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COVID-19 Update: The University of Minnesota will offer online, or alternative, instruction through the end of summer term 2020. Read CCAPS's operational updates or visit the Safe Campus website for the University's operational updates.

Serving Others Through Science

Close-up of human anatomy model in a classroom

Kristal Newman

Kristal Newman is no stranger to long days. She has logged many hours working full-time and attending classes in the evening, both as a student and a teacher.

Right after she graduated with a BS in Cell Biology and Genetics from the U of M, she headed to the lab at R&D Systems, a Bio-Techne brand, making monoclonal antibodies. Soon, her love of science and her desire to share her knowledge with others drew her back to the classroom. She earned her teaching license at night, then taught high school chemistry and biology for three years before being drawn back into the lab.

“I always like to keep busy and stay motivated,” the Minnesota native says.

Teaching, Learning, and Adjusting

Kristal Newman

Newman, who will graduate this spring from the Master of Biological Sciences program, is now back at Bio-Techne, still creating monoclonal antibodies to be used by scientists for cancer therapies and research. She explains it as “making antibodies to be used in experiments.”

She returned to graduate school for career advancement opportunities and to stay on top of the latest developments in the field. An educator at heart, she also wanted to teach science at the college level, something she couldn’t do with only a bachelor’s degree.

Newman currently teaches anatomy and physiology part-time at night. With the Governor’s stay-at-home order still in effect, she is busy processing her emails, changing dates and deadlines, and implementing an online curriculum. She is recording all of her lectures ahead of time and trying to stay connected to, and available for, her students.

“It is very hard to be there for my students and help them when everything is online. It is not ideal! Other than that I am still working in the lab and getting excited to graduate even though it is a virtual ceremony.”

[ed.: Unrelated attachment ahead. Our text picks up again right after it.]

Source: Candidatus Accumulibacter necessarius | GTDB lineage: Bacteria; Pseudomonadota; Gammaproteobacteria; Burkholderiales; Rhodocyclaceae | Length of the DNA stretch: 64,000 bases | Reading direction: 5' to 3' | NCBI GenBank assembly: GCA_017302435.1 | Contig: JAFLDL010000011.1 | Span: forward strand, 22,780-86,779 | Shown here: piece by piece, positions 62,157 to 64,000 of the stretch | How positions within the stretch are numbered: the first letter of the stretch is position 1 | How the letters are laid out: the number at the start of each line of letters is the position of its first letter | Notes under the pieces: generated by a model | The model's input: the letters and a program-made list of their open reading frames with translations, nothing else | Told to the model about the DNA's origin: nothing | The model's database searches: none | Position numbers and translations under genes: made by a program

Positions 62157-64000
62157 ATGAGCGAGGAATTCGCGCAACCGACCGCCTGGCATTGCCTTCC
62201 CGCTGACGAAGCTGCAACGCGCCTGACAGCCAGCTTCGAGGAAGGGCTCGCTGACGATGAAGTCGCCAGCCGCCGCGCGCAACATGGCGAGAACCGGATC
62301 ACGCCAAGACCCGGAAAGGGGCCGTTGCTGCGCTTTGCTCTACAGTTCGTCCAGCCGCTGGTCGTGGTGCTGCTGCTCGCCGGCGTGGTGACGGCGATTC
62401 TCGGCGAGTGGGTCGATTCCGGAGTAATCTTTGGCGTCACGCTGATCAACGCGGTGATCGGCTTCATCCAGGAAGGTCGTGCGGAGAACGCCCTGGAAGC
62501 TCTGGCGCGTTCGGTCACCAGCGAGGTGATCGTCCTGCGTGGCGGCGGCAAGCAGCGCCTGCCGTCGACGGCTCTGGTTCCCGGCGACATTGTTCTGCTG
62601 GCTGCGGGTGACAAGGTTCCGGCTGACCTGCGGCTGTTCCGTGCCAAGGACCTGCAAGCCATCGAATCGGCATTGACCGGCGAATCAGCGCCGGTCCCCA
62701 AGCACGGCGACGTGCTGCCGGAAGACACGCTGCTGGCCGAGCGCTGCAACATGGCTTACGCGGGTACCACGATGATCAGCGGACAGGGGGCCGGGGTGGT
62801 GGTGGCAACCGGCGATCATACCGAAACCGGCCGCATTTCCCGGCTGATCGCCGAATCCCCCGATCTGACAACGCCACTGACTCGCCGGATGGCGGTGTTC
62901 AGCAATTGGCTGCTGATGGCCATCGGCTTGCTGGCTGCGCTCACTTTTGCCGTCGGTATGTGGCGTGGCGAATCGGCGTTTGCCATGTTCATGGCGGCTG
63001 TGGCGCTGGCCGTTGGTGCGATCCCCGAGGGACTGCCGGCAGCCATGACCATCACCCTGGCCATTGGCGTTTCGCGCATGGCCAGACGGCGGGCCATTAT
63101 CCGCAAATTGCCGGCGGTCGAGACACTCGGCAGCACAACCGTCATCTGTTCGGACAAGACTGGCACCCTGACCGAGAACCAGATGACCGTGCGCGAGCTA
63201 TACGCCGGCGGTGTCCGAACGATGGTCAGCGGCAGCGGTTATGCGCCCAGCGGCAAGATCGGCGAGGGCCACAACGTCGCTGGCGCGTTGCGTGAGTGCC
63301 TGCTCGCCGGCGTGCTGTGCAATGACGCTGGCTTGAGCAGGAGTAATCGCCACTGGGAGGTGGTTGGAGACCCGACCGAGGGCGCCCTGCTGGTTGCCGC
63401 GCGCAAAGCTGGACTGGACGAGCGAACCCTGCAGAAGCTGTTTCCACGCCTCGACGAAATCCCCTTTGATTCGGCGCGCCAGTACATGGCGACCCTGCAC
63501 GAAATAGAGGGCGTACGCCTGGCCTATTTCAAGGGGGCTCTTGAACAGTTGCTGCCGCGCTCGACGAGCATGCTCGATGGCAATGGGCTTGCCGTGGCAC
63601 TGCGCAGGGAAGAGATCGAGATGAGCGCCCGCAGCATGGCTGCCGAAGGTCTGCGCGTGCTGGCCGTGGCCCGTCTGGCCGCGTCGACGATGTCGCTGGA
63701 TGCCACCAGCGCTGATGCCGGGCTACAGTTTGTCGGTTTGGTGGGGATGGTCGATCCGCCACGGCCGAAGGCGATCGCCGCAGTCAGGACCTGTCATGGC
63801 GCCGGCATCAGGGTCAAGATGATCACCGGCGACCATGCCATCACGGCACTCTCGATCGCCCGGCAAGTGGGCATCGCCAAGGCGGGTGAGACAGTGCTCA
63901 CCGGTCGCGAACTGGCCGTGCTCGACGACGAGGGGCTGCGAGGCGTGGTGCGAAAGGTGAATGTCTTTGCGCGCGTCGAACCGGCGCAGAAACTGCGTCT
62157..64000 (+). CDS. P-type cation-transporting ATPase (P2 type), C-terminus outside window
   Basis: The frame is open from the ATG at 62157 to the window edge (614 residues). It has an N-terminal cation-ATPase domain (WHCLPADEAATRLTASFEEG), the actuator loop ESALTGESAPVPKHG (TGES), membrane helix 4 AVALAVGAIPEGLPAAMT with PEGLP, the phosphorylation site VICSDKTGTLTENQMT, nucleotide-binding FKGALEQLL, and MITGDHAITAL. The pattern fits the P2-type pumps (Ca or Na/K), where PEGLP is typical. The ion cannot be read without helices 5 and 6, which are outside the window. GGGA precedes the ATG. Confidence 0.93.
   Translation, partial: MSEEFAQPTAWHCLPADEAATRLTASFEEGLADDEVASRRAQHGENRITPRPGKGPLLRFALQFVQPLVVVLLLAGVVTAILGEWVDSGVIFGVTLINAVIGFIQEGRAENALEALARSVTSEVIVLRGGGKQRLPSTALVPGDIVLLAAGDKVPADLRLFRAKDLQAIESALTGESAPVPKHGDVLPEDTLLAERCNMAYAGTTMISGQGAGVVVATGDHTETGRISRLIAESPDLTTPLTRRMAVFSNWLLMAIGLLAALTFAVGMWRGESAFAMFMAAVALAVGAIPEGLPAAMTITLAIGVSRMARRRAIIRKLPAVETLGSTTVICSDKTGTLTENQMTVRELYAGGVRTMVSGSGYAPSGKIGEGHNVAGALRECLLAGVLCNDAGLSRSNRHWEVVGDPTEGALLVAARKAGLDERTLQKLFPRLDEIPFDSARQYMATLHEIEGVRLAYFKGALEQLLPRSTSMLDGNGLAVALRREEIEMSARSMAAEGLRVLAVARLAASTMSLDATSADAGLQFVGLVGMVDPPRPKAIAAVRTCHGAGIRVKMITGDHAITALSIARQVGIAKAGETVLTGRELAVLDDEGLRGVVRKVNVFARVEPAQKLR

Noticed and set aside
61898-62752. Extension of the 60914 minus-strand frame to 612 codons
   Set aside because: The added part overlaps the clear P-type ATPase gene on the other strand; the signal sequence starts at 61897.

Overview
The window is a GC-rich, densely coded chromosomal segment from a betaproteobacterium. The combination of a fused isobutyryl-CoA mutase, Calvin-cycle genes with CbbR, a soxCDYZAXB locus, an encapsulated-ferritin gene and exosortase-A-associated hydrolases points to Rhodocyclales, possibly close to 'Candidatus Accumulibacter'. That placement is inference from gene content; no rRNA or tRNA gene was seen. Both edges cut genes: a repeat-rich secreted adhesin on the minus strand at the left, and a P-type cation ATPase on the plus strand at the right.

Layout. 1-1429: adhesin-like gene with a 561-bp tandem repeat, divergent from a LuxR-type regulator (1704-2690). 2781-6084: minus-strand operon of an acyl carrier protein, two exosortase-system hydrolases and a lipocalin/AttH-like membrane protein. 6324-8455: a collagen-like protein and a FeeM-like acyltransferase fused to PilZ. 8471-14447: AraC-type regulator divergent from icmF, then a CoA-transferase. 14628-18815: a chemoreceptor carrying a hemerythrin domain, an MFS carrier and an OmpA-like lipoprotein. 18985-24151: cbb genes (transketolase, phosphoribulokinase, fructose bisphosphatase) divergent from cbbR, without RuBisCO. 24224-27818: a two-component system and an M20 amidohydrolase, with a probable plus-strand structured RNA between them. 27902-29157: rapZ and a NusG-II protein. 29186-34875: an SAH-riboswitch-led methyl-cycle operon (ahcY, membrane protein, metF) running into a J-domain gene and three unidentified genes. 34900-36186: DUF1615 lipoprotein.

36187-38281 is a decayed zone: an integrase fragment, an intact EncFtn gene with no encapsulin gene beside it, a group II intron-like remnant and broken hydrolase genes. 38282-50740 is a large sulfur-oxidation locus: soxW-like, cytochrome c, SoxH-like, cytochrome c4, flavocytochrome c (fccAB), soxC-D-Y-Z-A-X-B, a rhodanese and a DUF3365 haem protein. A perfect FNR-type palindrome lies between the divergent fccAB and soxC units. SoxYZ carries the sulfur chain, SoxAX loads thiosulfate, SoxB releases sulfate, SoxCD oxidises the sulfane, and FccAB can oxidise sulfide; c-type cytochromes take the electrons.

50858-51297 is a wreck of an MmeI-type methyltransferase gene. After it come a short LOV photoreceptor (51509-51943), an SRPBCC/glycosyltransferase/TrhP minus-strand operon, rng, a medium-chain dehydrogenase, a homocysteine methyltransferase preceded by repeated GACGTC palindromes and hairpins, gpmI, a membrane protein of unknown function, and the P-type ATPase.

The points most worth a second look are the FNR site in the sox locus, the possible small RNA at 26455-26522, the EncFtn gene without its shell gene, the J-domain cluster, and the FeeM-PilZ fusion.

Educator, Student, and Scientist

Newman was always drawn to the sciences. “Never anything else. As a kid, I was always interested in the natural world,” she says. “I was the person picking up all the bugs."

"I love the fact that there is always a problem and you have to figure it out.”

With the MBS program, she was able to keep her full-time job at Bio-Techne and take advantage of the variety of courses available at night. The program allows students to choose courses from across the University that meet their interests and professional goals.

Three scientists talking in a lab

“I got a lot out of the 5000-level courses,” Newman says. “I learned a lot in those extra courses, like Nutritional Biochemistry and Cancer and Bioengineering. I even took Multivariable Calculus.” Career-minded and curious, she also attended immunology and genetics courses that she could regularly apply to her job.

She took one or two classes per term so she could manage her workload, but even that had its drawbacks. “There were all of these other courses that I wanted to take but didn’t have the time. I wish I could have taken more!”

Newman will continue to teach anatomy and physiology in the fall while she explores her options in the science and teaching fields. She has nearly completed her second master’s, this one in teaching. A true lover of knowledge, she continues to seek a balance between academia and hands-on work in the lab.

“I always wanted to be a scientist, but I always had a passion for helping others.”

Pro Tip for Students

“Look at all your options and plan out what you want to take with your advisor. Take the courses that you’re interested in, and plan your coursework around those to match your career goals. Take lab classes if you can to gain technical skills.”